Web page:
Lesser known than its Austrian and Italian neighbours, Slovenia’s Vogel resort is no less spectacular. Tucked away in the stunning Julian Alps, Vogel offers exceptional value alongside outstanding snow sports facilities and stunning views. The après is one of the cheapest around, with beer costing just €2, and a three-course meal setting you back just €17. 

Les Houches, France 

For a Mont Blanc ski holiday without the Chamonix prices, look no further than Les Houches. A top choice for families, this picturesque village is quiet at night, while the neighbouring high-altitude areas are perfect for advanced skiers. A six-day adult ski pass is less than £200 and equipment can be rented for less than £100 for the week. 

  • Adult lift pass (6 days): €197 (£158.46) 
  • Ski rental (6 days): from €114 (£91.70) 
  • Accommodation (per night): From €77 (£61.94) 
  • Beer: €2 (£1.61) 
  • Wine: €5 (£4.02) 
  • 3-course meal: €20 (£16.09) 

Livigno, Italy 

Nestled in the heart of the Alps, Italy‘s Livigno offers sterling snowsport facilities for all skill levels, from absolute beginners to black slope aficionados. And thanks to its tax-exempt status, Livigno provides premium resort standards at budget prices, giving you far more for your euros than most other ski destinations on the continent.

  • Adult lift pass (6 days): €223* (£179.38) 
  • Ski rental (6 days): from €74.00* (£59.52) 
  • Accommodation (per night): From €101 (£81.24) 
  • Beer: €3 (£2.41) 
  • Wine: €10 (£8.04) 
  • 3-course meal: €30 (£24.13) 
Grindelwald is one of the more affordable resorts for getting the Swiss ski holiday experience.

Grindelwald, Switzerland

While Switzerland tends to be an expensive country to visit, Grindelwald is one of the more affordable resorts for getting the Swiss ski holiday experience. Even if you’re not a keen skier, there are plenty of other activities to try out, including tobogganing and winter walking.  Set in the beautiful Jungfrau mountains, Grindelwald provides a picture-perfect slice of the Alps for far less than you’d expect.

  • Adult lift pass (6 days): SFr385 (£308.79) 
  • Ski rental (6 days): from SFr237 (£190.09) 
  • Accommodation (per night): From SFr57 (£45.72) 
  • Beer: SFr2 (£1.60) 
  • Wine: SFr13 (£10.43) 
  • 3-course meal: SFr24 (£19.25) 

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New iPhone photography exhibition opens in Paris



A shot of some of the work being displayed at the iPhone 15 photo exhibition in Paris
The two-day event held at the Salon Corderie features work from five photographers, all shot on iPhone

“I Remember You,” a two-day photography exhibition, has opened today in Paris highlighting original work shot on iPhone 15 Pro Max.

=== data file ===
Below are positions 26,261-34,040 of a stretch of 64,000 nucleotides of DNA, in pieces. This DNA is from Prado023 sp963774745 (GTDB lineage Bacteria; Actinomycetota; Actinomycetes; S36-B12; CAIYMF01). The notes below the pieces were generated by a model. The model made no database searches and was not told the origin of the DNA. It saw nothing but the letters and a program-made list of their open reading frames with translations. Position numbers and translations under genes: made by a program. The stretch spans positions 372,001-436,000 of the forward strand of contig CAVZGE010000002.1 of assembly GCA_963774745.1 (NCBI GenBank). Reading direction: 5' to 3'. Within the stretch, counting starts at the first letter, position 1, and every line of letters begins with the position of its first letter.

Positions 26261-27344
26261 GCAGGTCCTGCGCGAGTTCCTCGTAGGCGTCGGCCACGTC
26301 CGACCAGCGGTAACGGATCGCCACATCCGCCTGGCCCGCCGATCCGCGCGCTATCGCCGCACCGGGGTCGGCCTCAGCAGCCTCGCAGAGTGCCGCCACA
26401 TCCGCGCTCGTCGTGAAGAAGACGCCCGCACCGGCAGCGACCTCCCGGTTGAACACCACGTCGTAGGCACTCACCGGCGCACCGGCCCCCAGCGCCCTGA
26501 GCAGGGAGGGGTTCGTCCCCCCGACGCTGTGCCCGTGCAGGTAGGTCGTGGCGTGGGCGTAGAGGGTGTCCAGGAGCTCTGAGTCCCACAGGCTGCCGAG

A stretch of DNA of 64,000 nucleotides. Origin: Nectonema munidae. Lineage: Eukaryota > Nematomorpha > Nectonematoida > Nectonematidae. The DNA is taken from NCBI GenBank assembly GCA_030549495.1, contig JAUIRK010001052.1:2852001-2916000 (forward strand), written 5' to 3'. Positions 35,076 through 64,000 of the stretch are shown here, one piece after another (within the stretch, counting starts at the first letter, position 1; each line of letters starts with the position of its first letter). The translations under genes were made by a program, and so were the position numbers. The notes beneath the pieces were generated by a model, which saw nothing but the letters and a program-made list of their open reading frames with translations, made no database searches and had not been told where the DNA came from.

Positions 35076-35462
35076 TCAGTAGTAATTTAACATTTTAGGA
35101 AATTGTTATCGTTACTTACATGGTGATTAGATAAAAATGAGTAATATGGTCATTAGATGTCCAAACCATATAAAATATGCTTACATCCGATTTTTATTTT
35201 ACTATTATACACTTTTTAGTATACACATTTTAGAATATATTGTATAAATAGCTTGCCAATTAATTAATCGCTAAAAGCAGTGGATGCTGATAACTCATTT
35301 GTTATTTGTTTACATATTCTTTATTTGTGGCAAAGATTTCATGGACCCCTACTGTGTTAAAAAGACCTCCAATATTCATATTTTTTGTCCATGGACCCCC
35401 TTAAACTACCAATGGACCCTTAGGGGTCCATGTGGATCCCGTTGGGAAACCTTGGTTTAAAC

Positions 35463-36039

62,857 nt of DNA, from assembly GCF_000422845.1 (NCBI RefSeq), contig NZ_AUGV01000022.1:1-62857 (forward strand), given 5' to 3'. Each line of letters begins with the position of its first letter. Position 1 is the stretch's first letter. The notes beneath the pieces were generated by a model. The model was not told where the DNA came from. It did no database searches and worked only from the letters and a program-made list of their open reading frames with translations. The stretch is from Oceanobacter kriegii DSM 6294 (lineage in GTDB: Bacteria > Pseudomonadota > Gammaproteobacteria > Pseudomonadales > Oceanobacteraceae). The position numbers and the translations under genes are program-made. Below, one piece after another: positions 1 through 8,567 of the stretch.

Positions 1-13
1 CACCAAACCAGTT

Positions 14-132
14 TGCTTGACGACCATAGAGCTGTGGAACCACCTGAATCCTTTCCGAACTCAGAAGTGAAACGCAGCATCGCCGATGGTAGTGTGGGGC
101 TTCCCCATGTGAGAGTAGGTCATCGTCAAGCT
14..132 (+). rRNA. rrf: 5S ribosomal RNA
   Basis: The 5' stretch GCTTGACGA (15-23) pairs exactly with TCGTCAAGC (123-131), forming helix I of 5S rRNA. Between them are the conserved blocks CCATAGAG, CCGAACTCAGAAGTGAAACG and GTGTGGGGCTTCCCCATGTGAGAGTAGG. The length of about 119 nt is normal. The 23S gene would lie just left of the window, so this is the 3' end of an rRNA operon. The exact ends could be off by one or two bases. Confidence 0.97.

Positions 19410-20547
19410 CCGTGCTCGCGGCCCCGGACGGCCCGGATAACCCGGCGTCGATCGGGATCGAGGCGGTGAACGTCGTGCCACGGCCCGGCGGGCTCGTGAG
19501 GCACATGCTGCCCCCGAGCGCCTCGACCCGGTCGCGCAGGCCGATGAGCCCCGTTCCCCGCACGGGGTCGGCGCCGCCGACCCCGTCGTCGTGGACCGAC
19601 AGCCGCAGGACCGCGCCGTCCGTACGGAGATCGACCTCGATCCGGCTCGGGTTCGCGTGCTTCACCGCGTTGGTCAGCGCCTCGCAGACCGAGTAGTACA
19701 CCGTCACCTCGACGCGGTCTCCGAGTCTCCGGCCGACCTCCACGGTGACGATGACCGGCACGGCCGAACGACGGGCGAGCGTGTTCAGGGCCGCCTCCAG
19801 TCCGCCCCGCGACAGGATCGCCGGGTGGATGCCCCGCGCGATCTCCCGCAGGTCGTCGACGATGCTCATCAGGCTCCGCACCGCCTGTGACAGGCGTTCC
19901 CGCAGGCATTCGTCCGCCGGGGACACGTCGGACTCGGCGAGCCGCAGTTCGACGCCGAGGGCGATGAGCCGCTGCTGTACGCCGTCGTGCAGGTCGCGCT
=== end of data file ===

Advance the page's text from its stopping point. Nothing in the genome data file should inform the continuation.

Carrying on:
The collective work of photographers Malin Fezehai, Karl Hab, Vivien Liu, Mika Ninagawa, and Stefan Ruiz incorporates people, places, and things that move them, exploring memories and the power of photography to preserve them.

“‘I Remember You’ brings together five photographers who share their deeply personal conceptions of memory, connection, and nostalgia,” explains Isolde Brielmaier, Ph.D., the exhibition’s curatorial advisor. “It is a moving glimpse of life, preserved in time.”

In celebration of the opening, each artist spoke about how iPhone has contributed to their creative process and what they hope people will remember from their featured work.

Malin Fezehai is an Eritrean/Swedish photographer, filmmaker, and visual reporter currently living in New York. She has worked in over 40 countries in the Middle East, Africa, Asia, and America. Fezehai is a National Geographic explorer, and in 2023, she became a Climate Pledge grantee. She is working on a project about adaptation to living on water. Her career started in her native Sweden, where she studied photography before attending the International Center of Photography in New York. Her work focuses on communities of displacement and dislocation around the world. She was commissioned by the United Nations Development Programme to photograph survivors of violent extremism across sub-Saharan Africa and published a book titled Survivors. She has received a 2015 World Press Photo Award and the Wallis Annenberg Prize, and was named one of the “30 Emerging Photographers to Watch” in 2015 by Photo District News. Her image depicting a wedding of Eritrean refugees in Israel was the first iPhone photo ever to receive a World Press Photo Award.

“The integration of the iPhone into my photography workflow marked a significant shift in how I perceive and capture the world around me — feeling more inclined to capture life as it happens — the fleeting, candid moments that often define the human experience,” Fezehai says. “Its ease of use and ability to capture high-quality images effortlessly enables me to explore and document the ordinary in extraordinary ways. That sentiment is embodied in the work I created for the show.”

“I Remember You” will be on display at the Salon Corderie in Le Marais in Paris on Friday, November 10, and Saturday, November 11, from 11 am to 7 pm.